One for sorrow…
“The first magpie stopped to mourn. A god’s death — even a wicked god like Loki — was no small thing, and a bird’s heart — the smallest of things — couldn’t hope to contain it.”
Two for joy…
“The second magpie left after days at sea. The magpie knew oceans are endless and…
I was actually just TODAY thinking about this rhyme and the variations of thereof. The one quoted is perhaps the best-known one; the text of the actual issue, though, masterfully combines two versions. The other goes:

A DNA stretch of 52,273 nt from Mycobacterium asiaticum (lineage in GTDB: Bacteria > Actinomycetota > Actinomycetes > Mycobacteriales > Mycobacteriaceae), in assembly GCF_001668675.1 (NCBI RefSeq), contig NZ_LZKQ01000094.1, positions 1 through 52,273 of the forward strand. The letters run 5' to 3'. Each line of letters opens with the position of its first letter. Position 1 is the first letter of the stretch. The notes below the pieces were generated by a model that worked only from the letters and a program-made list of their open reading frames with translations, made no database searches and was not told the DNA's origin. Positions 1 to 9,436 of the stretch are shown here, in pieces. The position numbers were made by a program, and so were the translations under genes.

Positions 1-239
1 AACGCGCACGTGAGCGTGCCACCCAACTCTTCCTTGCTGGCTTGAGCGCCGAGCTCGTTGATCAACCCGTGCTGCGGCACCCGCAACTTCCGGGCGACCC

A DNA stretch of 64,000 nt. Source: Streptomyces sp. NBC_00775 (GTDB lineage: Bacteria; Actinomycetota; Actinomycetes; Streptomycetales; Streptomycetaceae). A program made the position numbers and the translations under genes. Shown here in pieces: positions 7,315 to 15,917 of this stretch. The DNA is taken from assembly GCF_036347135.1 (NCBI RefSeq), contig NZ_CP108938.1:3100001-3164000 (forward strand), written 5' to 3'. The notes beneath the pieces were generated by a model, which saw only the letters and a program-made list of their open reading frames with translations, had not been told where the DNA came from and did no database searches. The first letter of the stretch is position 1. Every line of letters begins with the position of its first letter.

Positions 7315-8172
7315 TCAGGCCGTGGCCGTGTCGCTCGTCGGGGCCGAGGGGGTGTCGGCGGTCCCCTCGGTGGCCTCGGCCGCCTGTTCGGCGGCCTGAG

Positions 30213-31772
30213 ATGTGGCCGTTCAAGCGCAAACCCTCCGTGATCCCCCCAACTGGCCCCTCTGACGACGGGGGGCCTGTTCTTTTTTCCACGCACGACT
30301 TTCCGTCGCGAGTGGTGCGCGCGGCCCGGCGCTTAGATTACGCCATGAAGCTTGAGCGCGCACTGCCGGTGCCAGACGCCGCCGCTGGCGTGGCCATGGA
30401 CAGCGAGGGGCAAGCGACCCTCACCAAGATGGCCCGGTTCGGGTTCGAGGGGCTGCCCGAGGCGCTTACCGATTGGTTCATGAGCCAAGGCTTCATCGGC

One for sorrow
Two for mirth
Three for a funeral
Four for a birth
Five for Heaven
Six for Hell
Seven’s the Devil his own self
I’ve been thinking about the rhyme in relation to Ikol. What is he, exactly? He’s not the seventh magpie, is he? Because that one exploded. Out of curiosity, I went through some of my books and notes, trying to find the full text of the rhyme. Contacted some more savvy British friends. What I’ve learnt is that, in one version, seven is also for a journey.
But what about eight? Well. The eighth magpie means “a wish” or ”you live”, and - in one obscure version I have no idea where my friend found - “grief”. That’s… reassuring.